Photo taken on May 5, 2020 shows Jimmy Lai Chee-ying appearing in court on an unauthorized assembly charge in Hong Kong, China. XINHUA Hong Kong's Court of Final Appeal has reserved its decision until Monday on the Department of Justice's bid to prevent media tycoon Jimmy Lai Chee-ying from having a British barrister as his counsel in his national security case.
Rimsky Yuen Kwok-keung, a former justice minister who represented the Department of Justice, said that the government has a responsibility to safeguard national security.
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Yuen said that British King's Counsel Tim Owen, whom Lai wants as his counsel, doesn't have the experience and expertise on the National Security Law for Hong Kong and the crimes it proscribes.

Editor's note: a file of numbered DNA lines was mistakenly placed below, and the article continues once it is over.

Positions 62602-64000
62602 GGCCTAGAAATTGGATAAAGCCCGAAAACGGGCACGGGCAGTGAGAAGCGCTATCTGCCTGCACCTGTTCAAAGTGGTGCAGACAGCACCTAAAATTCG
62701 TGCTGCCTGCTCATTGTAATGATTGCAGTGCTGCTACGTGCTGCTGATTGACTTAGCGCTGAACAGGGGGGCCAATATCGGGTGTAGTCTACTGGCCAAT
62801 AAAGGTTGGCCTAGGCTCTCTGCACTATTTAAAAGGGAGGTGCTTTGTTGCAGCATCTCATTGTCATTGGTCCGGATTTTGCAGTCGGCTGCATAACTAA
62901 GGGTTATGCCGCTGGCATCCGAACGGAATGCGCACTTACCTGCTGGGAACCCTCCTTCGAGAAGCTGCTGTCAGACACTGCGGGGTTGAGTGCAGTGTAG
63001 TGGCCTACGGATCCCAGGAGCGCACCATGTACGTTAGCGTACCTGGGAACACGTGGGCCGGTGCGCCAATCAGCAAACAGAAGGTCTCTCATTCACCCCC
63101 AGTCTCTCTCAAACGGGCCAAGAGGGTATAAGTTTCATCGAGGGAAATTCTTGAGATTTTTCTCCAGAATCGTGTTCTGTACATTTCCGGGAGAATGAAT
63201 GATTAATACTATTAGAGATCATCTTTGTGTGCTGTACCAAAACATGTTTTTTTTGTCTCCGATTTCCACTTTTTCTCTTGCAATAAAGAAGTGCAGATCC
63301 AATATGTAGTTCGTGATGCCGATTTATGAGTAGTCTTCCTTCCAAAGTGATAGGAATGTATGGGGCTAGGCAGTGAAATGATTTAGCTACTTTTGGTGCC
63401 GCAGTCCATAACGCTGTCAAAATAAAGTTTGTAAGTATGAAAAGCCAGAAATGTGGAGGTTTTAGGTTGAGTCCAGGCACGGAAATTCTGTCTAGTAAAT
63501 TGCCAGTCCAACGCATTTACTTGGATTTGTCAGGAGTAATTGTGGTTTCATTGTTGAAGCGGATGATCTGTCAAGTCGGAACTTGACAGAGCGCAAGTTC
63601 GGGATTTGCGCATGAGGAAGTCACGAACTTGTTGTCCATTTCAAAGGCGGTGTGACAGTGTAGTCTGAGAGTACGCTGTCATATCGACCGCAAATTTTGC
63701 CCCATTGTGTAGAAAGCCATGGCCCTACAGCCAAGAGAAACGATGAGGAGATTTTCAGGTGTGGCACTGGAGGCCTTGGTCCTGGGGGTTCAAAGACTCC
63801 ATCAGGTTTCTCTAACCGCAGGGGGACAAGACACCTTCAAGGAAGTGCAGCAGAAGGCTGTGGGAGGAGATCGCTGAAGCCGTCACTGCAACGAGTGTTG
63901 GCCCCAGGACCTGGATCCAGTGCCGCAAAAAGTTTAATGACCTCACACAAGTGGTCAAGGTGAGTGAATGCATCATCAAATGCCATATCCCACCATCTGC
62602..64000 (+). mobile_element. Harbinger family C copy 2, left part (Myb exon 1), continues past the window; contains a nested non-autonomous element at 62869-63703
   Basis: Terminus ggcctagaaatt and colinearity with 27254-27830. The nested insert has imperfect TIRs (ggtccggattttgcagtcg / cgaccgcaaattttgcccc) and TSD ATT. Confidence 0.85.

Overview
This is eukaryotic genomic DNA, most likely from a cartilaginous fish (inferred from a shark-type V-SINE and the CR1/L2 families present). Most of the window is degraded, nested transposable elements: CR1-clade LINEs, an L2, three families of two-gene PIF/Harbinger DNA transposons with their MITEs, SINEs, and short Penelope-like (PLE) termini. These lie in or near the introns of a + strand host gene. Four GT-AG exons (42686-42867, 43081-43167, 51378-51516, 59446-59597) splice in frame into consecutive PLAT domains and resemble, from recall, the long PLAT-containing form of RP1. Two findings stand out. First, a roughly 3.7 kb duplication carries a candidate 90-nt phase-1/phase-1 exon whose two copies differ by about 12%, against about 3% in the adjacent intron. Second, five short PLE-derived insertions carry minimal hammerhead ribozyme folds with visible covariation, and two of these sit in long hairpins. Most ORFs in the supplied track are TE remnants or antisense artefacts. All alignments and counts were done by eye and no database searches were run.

Since it would be the first National Security Law case in which a foreign counsel would represent the defendant, it is important that the Court of Final Appeal will provide authoritative guidance for similar cases in the future, Yuen said.
The prosecution said that if the Court of Final Appeal were to grant leave to appeal, it hoped that the hearing would be arranged before the start of Lai's trial, which is set to begin on Thursday. Otherwise, it should adjourn Lai's case for a week.
Lai, founder of the now-defunct Apple Daily newspaper, is scheduled to stand trial on four charges including colluding with foreign forces under the National Security Law for Hong Kong and a sedition charge under the colonial-era sedition law. Three companies related to the tabloid will stand trial against Lai on Thursday.
Friday s case was brought before the Court of Final Appeal Chief Justice Andrew Cheung Kui-nung and permanent CFA judges Roberto Alexandre Vieira Ribeiro and Joseph Paul Fok.
The High Court approved Lai's request to hire Owen as his defense lawyer in October.